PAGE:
Conopios, who was born in Crete, had worked for the patriarch of Constantinople until his employer was strangled and Conopios fled for his life. Winding up in Oxford, he brought with him the knowledge of a drink the Turks had recently introduced to Constantinople. Soon afterward, Conopios was expelled from Oxford by mysterious "Parliamentary visitors" and is never heard from again. But less than twenty years later, the first coffehouse had opened in London--by 1700, there were thousands.
Around the same time as Conopios, Robert Burton, an Oxford don, made a reference to coffee in his massive, genius Anatomy of Melancholy:
"The Turks have a drink called coffa (for they use no wine), so named of a berry black as soot, and as bitter (like that black drink which was in use among the Lacedaemonians, and perhaps the same), which they sip still of, and sup as warm as they can suffer; they spend much time in those coffa-houses, which are somewhat like our alehouses or taverns, and there they sit chatting and drinking to drive away the time..."
With the advent of the coffeehouse, something quite novel appeared. There is a fundamental difference between the bar and the coffeehouse: In the bar, one's focus is on drinking and relaxing, forgetting troubles, trying to find distractions--it is a place to get away from society through the means of fabricating an alternate, happier society--a commonality of drinkers.
In the coffeehouse, no one is getting drunk. They're getting agitated, hopped-up--they want to talk about things that bother them. Did you ever notice? The questions begin. Of what authority does the King cite in the matter? The President's an ass. And, adding fuel to the blaze, there are all sorts of things for these people to read now, and talk about, and angrily respond to: newsletters, pamphlets, essays, newspapers; acidic verses, allegories, lampoons; 10-point plans, jeremiads, manifestos.
"Here a Man, of my Temper, is in his Element; for if he cannot talk, he can still be more agreeable to his Company, as well as pleased in himself, in being only an Hearer," Richard Steele wrote of coffeehouses in Spectator 49, in April 1711, adding:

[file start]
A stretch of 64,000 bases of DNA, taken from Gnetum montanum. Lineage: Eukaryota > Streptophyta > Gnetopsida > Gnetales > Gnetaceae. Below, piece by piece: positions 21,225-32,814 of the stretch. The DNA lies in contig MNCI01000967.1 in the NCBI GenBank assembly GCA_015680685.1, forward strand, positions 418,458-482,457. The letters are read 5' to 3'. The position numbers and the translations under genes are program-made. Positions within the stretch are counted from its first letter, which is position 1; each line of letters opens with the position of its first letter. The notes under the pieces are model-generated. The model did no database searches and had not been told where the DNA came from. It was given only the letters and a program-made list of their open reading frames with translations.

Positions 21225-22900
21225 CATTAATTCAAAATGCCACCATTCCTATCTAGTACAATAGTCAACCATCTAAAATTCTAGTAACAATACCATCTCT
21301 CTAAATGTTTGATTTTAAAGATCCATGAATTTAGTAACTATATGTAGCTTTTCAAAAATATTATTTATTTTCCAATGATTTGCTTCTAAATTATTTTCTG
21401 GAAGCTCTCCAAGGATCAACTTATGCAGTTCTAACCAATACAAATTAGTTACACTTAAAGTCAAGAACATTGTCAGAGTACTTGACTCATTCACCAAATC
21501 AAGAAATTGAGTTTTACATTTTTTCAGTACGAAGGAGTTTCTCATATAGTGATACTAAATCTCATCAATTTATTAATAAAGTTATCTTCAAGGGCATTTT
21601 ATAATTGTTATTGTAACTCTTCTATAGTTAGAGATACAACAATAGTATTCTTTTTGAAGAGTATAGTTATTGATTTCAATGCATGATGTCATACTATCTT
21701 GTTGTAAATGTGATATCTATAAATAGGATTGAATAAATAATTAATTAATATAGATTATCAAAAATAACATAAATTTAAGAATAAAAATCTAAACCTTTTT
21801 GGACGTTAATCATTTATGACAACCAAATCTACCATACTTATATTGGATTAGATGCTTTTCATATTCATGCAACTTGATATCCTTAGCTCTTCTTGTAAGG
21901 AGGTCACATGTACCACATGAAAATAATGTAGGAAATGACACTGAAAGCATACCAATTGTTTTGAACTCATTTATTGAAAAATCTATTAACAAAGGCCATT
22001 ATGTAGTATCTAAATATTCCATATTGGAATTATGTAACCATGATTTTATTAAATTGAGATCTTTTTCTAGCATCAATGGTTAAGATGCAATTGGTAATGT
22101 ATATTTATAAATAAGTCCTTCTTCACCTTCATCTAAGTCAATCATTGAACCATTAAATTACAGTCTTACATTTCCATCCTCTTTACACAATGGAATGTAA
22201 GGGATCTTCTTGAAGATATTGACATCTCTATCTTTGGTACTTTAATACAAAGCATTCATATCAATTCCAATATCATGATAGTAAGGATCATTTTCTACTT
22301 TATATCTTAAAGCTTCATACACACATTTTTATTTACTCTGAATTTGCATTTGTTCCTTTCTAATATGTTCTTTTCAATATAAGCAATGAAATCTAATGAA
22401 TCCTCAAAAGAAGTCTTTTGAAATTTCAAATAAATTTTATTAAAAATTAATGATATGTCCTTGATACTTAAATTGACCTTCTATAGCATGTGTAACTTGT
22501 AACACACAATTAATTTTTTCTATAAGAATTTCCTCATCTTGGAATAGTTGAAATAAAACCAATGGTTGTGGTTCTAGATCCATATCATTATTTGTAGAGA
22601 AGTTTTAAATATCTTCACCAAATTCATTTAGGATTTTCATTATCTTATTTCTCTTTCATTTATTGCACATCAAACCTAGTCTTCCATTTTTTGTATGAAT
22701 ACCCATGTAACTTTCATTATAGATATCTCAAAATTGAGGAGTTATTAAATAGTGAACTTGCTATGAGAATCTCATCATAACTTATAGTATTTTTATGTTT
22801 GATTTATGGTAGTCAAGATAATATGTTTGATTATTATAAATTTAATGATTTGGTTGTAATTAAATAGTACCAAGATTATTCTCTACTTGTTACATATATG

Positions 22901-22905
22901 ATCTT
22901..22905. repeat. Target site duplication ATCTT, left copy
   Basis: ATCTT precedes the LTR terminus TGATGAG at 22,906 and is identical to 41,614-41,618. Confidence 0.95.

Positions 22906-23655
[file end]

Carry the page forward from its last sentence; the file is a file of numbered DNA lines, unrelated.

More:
"I, who am at the Coffee-house at Six in a Morning, know that my Friend Beaver the Haberdasher has a Levy of more undissembled Friends and Admirers, than most of the Courtiers or Generals of Great-Britain. Every Man about him has, perhaps, a News-Paper in his Hand; but none can pretend to guess what Step will be taken in any one Court of Europe, till Mr. Beaver has thrown down his Pipe, and declares what Measures the Allies must enter into upon this new Posture of Affairs."
You could say that most of the major revolutions of the past 300 years emerged from coffeehouses--to milder varieties like the Glorious Revolution in England, to the French overthrow of the monarchy (Jules Michelet: "those who assembled in the Cafe de Procope saw, with penetrating glance, in the depths of their black drink, the illumination of the year of the revolution.")
Not all revolutions were as noble. Above is George Grosz's Kaffeehaus, a lithograph from 1917, depicting the type of petri dish out of which the Nazi Party germinated--coffeehouses full of disaffected war veterans, cranks, closet cases, crypto-monarchists, budding fascists.
Is it any wonder authorities kept trying to shut down the places? From Kha'ir Beg, the chief of police in Mecca, who saw coffeehouses as hotbeds of sedition, and shuttered them until the sultan of Cairo overruled him, to King Charles II, who in 1675, issued a royal decree "for the Suppression of Coffee Houses" ("the great resort of Idle and disaffected persons").
Even today, in your local Starbucks, is likely to be a frenzied man or woman typing at a laptop, utterly aggreived at life, government, society, and determined that things need to change.
Waiter, waiter, percolator!
By the 1720s, coffee drinking had become so established a phenomenon that even women were taking it. Naturally, the world was going to end.
Johann Sebastian Bach's Kaffee-Kantate (officially known as "Schweigt stille, plaudert nicht" BWV 211) is one of Bach's more enjoyable trifles. It was composed in 1734 as part of a series of "Ordinary Concerts" Bach wrote for a musical college in Leipzig (in which the first coffeehouse had opened in 1694). The storyline is that the bourgeois father, Schlendrian, is worried about his daughter Liesgen's scandalous coffee addiction.